+1 Recommend
0 collections
      • Record: found
      • Abstract: found
      • Article: not found

      Weibull regression with Bayesian variable selection to identify prognostic tumour markers of breast cancer survival.

      Read this article at

          There is no author summary for this article yet. Authors can add summaries to their articles on ScienceOpen to make them more accessible to a non-specialist audience.


          As data-rich medical datasets are becoming routinely collected, there is a growing demand for regression methodology that facilitates variable selection over a large number of predictors. Bayesian variable selection algorithms offer an attractive solution, whereby a sparsity inducing prior allows inclusion of sets of predictors simultaneously, leading to adjusted effect estimates and inference of which covariates are most important. We present a new implementation of Bayesian variable selection, based on a Reversible Jump MCMC algorithm, for survival analysis under the Weibull regression model. A realistic simulation study is presented comparing against an alternative LASSO-based variable selection strategy in datasets of up to 20,000 covariates. Across half the scenarios, our new method achieved identical sensitivity and specificity to the LASSO strategy, and a marginal improvement otherwise. Runtimes were comparable for both approaches, taking approximately a day for 20,000 covariates. Subsequently, we present a real data application in which 119 protein-based markers are explored for association with breast cancer survival in a case cohort of 2287 patients with oestrogen receptor-positive disease. Evidence was found for three independent prognostic tumour markers of survival, one of which is novel. Our new approach demonstrated the best specificity.

          Related collections

          Most cited references49

          • Record: found
          • Abstract: not found
          • Article: not found

          Variable Selection via Nonconcave Penalized Likelihood and its Oracle Properties

            • Record: found
            • Abstract: not found
            • Article: not found

            The Adaptive Lasso and Its Oracle Properties

            Hui Zou (2006)
              • Record: found
              • Abstract: found
              • Article: not found

              Tissue microarrays for high-throughput molecular profiling of tumor specimens.

              Many genes and signalling pathways controlling cell proliferation, death and differentiation, as well as genomic integrity, are involved in cancer development. New techniques, such as serial analysis of gene expression and cDNA microarrays, have enabled measurement of the expression of thousands of genes in a single experiment, revealing many new, potentially important cancer genes. These genome screening tools can comprehensively survey one tumor at a time; however, analysis of hundreds of specimens from patients in different stages of disease is needed to establish the diagnostic, prognostic and therapeutic importance of each of the emerging cancer gene candidates. Here we have developed an array-based high-throughput technique that facilitates gene expression and copy number surveys of very large numbers of tumors. As many as 1000 cylindrical tissue biopsies from individual tumors can be distributed in a single tumor tissue microarray. Sections of the microarray provide targets for parallel in situ detection of DNA, RNA and protein targets in each specimen on the array, and consecutive sections allow the rapid analysis of hundreds of molecular markers in the same set of specimens. Our detection of six gene amplifications as well as p53 and estrogen receptor expression in breast cancer demonstrates the power of this technique for defining new subgroups of tumors.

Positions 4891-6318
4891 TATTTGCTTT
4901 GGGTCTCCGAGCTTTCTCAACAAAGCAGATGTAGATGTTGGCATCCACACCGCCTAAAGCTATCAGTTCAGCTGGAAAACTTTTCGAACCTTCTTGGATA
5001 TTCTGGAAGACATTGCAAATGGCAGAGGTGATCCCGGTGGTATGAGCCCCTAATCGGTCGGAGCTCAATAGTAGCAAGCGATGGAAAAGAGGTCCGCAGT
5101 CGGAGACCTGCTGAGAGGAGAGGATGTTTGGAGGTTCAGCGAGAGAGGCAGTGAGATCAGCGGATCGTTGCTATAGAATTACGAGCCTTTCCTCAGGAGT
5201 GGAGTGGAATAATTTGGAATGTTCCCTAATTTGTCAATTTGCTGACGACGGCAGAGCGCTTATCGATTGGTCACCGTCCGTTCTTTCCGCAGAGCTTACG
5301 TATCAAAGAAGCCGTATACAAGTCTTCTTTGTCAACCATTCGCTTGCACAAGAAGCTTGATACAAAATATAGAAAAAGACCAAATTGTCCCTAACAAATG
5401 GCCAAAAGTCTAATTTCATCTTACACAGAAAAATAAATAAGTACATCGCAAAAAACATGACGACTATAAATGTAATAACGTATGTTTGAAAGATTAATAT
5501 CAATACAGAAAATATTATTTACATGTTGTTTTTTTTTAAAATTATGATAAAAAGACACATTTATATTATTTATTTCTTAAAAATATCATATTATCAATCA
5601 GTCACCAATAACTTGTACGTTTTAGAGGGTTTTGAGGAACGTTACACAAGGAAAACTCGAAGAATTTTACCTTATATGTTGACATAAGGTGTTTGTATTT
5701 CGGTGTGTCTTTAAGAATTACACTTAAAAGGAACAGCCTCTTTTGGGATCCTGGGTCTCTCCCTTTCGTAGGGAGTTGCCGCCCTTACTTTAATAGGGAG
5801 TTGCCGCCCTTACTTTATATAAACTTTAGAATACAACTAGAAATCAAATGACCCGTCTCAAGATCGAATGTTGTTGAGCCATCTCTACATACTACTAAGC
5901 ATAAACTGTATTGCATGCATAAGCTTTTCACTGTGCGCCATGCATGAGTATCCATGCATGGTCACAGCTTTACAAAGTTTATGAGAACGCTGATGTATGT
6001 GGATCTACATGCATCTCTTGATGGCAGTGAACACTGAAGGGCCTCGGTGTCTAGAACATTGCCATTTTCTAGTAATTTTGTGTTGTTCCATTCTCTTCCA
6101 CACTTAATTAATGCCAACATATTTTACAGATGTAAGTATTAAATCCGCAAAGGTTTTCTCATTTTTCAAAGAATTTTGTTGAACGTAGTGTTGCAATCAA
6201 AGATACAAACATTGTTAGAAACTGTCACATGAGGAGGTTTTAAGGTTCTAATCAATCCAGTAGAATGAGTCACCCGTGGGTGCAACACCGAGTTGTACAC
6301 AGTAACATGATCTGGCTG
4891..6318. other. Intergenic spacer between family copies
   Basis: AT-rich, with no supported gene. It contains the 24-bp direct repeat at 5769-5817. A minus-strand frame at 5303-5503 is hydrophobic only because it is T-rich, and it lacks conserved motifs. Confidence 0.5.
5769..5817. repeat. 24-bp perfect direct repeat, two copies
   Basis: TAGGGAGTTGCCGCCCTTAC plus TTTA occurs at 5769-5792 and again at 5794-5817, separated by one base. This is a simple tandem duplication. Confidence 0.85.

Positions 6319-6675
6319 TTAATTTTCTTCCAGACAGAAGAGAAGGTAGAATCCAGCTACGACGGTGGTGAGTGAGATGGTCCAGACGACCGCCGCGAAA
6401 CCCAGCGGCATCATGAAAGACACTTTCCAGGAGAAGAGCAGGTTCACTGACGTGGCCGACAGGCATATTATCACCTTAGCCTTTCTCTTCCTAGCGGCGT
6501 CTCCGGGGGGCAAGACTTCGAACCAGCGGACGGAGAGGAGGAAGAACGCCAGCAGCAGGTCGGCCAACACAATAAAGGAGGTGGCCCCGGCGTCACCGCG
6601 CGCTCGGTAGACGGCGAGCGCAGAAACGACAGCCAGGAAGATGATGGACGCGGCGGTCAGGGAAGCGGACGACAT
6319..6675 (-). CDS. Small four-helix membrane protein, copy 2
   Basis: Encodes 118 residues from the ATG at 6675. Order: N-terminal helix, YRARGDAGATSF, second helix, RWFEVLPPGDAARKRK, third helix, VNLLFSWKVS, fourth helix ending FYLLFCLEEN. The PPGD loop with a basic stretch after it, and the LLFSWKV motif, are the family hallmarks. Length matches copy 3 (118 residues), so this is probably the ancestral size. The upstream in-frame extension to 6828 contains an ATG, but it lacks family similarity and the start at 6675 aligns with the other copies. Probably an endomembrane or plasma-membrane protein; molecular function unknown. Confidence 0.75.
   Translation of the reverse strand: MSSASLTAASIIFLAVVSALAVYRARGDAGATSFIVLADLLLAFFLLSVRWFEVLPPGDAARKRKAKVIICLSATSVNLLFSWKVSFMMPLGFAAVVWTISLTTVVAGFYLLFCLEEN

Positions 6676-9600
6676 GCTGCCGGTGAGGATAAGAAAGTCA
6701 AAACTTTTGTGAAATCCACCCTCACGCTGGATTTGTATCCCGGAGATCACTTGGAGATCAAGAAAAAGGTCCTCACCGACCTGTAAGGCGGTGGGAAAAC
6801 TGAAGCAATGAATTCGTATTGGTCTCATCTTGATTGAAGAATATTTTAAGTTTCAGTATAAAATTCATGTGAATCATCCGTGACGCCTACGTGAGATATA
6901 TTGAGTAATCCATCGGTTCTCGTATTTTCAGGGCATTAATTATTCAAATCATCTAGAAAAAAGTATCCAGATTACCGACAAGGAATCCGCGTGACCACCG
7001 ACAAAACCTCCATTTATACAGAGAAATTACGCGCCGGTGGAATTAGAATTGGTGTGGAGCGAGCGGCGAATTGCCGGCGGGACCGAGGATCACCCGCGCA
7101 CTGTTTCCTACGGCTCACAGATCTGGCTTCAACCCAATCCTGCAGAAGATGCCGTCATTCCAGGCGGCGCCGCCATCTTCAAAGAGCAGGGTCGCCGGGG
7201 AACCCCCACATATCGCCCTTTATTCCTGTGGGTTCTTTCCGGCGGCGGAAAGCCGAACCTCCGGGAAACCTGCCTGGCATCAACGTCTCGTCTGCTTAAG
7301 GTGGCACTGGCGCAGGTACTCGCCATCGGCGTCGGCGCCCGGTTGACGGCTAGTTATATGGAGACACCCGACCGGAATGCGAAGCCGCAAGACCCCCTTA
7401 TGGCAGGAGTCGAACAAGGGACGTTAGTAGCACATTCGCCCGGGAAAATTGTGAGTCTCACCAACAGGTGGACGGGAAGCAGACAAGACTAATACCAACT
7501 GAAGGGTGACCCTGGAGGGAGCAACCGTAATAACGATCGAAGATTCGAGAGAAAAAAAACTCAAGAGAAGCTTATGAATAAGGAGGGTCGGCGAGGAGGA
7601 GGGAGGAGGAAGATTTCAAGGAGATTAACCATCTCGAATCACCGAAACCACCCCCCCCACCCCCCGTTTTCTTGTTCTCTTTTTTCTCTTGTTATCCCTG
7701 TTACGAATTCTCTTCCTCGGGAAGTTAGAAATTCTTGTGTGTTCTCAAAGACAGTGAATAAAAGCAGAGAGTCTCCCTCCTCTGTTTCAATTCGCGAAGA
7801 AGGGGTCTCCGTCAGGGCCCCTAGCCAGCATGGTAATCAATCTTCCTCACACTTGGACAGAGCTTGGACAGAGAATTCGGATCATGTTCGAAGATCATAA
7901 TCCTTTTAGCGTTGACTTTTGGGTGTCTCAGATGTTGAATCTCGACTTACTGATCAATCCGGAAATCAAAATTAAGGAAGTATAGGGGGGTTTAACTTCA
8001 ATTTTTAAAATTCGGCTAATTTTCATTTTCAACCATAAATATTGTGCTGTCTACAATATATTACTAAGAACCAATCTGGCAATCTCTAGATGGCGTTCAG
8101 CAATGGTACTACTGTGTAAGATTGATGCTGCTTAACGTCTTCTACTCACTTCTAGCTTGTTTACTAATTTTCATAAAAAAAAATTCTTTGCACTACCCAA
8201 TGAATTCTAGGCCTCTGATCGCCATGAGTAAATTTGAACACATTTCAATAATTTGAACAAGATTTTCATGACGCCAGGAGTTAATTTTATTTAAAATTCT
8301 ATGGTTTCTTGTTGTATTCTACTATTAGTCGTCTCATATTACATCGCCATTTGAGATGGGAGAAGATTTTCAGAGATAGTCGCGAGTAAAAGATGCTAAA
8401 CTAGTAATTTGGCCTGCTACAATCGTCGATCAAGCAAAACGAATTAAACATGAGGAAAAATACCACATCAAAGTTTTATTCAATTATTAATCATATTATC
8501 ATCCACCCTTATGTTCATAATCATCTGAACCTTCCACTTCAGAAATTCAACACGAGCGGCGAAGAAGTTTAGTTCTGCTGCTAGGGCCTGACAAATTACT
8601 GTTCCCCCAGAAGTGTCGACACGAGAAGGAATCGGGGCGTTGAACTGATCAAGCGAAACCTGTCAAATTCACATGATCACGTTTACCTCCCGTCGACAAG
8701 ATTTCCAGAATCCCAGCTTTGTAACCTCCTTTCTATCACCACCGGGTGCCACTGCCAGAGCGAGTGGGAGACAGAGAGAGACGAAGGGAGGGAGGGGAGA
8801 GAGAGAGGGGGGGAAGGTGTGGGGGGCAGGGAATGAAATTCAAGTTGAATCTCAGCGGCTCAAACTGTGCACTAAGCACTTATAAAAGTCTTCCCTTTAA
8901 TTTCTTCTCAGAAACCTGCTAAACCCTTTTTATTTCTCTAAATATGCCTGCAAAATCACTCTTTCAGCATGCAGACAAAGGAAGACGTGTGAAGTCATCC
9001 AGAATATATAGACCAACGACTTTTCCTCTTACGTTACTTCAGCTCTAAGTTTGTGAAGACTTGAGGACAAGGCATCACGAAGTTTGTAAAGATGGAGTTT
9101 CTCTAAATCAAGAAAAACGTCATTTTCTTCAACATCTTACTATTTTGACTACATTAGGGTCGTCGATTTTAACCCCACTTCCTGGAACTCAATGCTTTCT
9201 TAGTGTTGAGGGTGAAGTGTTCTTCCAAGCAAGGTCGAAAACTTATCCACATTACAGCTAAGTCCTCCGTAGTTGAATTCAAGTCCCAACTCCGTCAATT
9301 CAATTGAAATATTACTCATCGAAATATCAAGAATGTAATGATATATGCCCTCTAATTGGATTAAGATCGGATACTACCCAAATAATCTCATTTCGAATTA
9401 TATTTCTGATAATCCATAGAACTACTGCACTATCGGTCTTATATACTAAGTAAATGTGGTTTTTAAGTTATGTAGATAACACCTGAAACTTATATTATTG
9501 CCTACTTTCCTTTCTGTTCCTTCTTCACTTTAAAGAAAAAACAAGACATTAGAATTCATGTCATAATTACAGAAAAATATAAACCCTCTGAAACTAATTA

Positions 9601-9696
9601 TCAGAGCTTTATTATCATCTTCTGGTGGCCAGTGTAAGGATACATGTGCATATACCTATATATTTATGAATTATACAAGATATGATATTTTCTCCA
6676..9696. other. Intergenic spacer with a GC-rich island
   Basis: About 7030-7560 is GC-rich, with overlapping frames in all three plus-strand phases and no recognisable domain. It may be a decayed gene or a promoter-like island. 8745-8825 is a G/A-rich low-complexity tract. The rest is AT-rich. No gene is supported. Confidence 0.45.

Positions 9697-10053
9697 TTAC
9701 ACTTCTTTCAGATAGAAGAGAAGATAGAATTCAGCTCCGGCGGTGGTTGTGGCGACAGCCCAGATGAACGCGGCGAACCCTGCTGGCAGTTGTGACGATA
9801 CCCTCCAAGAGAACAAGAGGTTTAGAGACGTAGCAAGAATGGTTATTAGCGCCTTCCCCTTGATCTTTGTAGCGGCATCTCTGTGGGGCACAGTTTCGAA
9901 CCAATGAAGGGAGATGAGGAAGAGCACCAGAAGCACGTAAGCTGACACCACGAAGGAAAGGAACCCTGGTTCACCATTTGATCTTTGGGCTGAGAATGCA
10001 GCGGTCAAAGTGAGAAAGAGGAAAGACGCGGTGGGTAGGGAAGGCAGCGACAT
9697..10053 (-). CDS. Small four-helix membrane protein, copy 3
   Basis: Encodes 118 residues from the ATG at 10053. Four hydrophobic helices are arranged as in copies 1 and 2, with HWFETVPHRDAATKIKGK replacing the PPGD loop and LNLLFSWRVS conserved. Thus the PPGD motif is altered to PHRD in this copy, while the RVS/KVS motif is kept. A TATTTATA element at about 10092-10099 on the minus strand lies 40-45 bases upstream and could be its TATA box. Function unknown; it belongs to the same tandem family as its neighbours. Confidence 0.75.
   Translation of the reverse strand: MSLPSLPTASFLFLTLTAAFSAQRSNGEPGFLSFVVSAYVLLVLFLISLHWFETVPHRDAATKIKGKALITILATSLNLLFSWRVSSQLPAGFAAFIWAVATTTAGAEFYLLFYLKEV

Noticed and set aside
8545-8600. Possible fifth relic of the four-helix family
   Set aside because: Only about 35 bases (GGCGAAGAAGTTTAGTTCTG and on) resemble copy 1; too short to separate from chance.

Author and article information

                Stat Methods Med Res
                Statistical methods in medical research
                SAGE Publications
                Feb 2017
                : 26
                : 1
                [1 ] 1 MRC Biostatistics Unit, Cambridge, UK.
                [2 ] 2 Cancer Research UK Cambridge Institute, Cambridge, UK.
                [3 ] 3 Department of Pathology, University of Cambridge, Cambridge, UK.
                [4 ] 4 Cambridge Experimental Cancer Medicine Centre and NIHR Cambridge Biomedical Research Centre, Cambridge, UK.
                [5 ] 5 Department of Oncology, University of Cambridge, Cambridge, UK.
                [6 ] 6 NIH Cambridge Biomedical Research Centre, Cambridge, UK.
                [7 ] 7 Strangeways Research Laboratory, Cambridge, UK.
                0962280214548748 EMS78373

                reversible jump,Bayesian variable selection,MCMC,survival analysis,breast cancer,gene expression,stability selection,penalised regression


                Comment on this article